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Friday, December 3, 2010

Vegetable Gardening: How to test soil pH By Mac Pike

What is a PH level , how do we test it, and what are the implications for a productive garden?
Plants do not draw their food directly from garden soil, but rather use the water and air present in the soil and the energy derived from sunlight to manufacture their food from the nutrients the soil contains. This process is known as photosynthesis. Major nutrients include potassium, nitrogen and phosphorus, but there are many other nutrients like calcium and magnesium that plants require for optimum growth.

Plants need these nutrients to be present, but even if the nutrients are present plants can only utilize them if they can free the nutrients from the soil matrix. This is where the PH scale enters into the process.
The PH scale is used to measure the acid or alkaline properties of a soil sample. It is a 14 point logarithmic scale where 7 is the neutral point. Numbers below 7 indicate acidity; numbers over 7 indicate an alkaline soil. As the scale is logarithmic, each number indicates a ten fold change from the next. A rating of PH 6.0 is 10 times more acetic than 7.0, 5.0 PH is 100 times more acetic and so on.
Of the plants most commonly grown in the home garden, most do well in a slightly acetic soil; tomatoes, cabbage, peppers, lima beans, cucumbers all thrive in a soil with a PH level between 6.0 and 7.0. This is the range when they can most readily synthesize soil nutrients into food, mainly carbohydrates, through the photosynthetic process.  As the PH varies from this optimal range less and less of the vital nutrients like calcium, potassium and phosphorus are available to the plants. Depending on how far from optimal PH a given soil may be, plants may produce poorly or not at all, at the extreme ranges they will not grow.

Fortunately the problem of toxic PH levels can be addressed, but to address the problem one must recognize the problem. PH levels cannot be accurately determined by visual inspection of the soil or plants, although the condition of the plants may give a skilled observer some clues. To get an accurate picture of soil PH, a soil PH test is necessary.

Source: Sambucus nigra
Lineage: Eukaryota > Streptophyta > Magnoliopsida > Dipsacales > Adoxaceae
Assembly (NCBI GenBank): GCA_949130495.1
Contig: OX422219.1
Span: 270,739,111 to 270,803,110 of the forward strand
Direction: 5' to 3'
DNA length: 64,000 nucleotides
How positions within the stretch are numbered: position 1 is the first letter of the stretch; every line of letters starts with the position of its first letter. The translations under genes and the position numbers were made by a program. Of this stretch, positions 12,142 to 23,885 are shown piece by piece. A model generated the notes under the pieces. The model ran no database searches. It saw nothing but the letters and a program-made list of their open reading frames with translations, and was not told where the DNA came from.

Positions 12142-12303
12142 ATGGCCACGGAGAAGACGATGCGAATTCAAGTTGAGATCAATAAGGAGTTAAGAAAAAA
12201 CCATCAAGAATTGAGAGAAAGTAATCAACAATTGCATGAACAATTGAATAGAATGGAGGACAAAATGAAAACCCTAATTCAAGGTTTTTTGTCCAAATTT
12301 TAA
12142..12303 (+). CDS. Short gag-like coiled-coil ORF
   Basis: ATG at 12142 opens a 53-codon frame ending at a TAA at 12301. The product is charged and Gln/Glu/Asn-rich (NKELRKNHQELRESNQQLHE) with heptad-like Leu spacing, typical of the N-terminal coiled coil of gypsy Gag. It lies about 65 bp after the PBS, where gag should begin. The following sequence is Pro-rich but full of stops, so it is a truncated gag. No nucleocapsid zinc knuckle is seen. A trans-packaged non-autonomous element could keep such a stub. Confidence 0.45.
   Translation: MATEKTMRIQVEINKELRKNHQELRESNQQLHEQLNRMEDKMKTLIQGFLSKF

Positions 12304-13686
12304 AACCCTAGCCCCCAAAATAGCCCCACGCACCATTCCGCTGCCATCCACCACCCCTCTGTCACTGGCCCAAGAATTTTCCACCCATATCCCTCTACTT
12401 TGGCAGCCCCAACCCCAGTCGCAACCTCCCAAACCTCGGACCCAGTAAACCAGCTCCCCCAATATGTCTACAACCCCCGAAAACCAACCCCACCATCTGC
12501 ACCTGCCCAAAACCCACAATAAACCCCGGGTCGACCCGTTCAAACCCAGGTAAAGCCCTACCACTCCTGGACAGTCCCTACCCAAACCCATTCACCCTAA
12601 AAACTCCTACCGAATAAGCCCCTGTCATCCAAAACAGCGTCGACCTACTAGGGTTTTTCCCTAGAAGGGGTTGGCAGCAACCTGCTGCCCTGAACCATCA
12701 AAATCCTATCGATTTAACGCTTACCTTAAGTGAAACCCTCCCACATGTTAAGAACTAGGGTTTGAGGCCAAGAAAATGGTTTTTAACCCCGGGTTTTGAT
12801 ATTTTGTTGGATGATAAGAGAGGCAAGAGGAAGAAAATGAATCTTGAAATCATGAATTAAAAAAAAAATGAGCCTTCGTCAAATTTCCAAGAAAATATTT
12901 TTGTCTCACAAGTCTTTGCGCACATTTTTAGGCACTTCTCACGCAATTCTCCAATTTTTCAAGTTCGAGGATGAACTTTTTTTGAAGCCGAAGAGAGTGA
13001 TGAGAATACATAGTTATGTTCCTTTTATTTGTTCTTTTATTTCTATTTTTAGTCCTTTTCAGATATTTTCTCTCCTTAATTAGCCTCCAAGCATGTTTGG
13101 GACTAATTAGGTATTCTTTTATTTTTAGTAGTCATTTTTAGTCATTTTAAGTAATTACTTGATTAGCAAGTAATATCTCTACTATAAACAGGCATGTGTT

Soil testing kits:
Commercial testing kits are readily available online, from garden supply houses and from gardening centers. They are relatively inexpensive, reasonably simple to use and generally have enough supplies to run several tests, which is always a good idea. A typical kit

is available from the Accugrow Company and a number of retail outlets. It provides simple reagent strips adequate for 10 separate PH tests.

To use the strips the gardener prepares slurry from the soil being tested, using distilled (PH neutral) water. A reagent strip is inserted into the slurry. The strip changes color in response to the PH factor and after a specified period of minutes this color is compared to a color chart included in the kit. When a match is found the number on the chart is the PH level.

Another PH testing using reagents is offered by Manutec through a number of outlets. To use this test a sample of soil is mixed on a sterile plate with 3 to 5 drops of reagent. The resulting mix is then dusted with a powder which changes color in repose to the PH value of the soil. After one minute this color is compared to a color coded chart; as before, the matching color will yield a number which is the PH level for the sample.

The kit does not test for nutrients but provides supplies for multiple PH tests. The price is again in the $25.00 range.

PH meters:
Electronic PH measuring devices called PH meters are widely available. These devices are simple to use and will last a long time if properly cared for, but depending on their degree of accuracy may be a bit more expensive than reagent kits.

Instructions for testing vary with design and manufacturer. In some cases soil samples are taken, returned to your home or greenhouse, mixed with distilled water and then tested by inserting the probe or probes into the mixture. A digital read out or gauge and needle will indicate the PH number.
dual probe meter is a testing device that requires you to dig a small hole in the garden soil, pour in distilled water, stir to slurry, and insert the probe into the resulting muck. The reading appears on a readout or gauge. Probes must be thoroughly cleaned with distilled water prior to the next test.
Testing devices of the single probe variety, simply press the probe into the soil, and read the PH level directly without prior digging or mixing of slurry. This is a simple to use and increasingly popular home testing device.

Many of these devices test soil moisture content and overall more.

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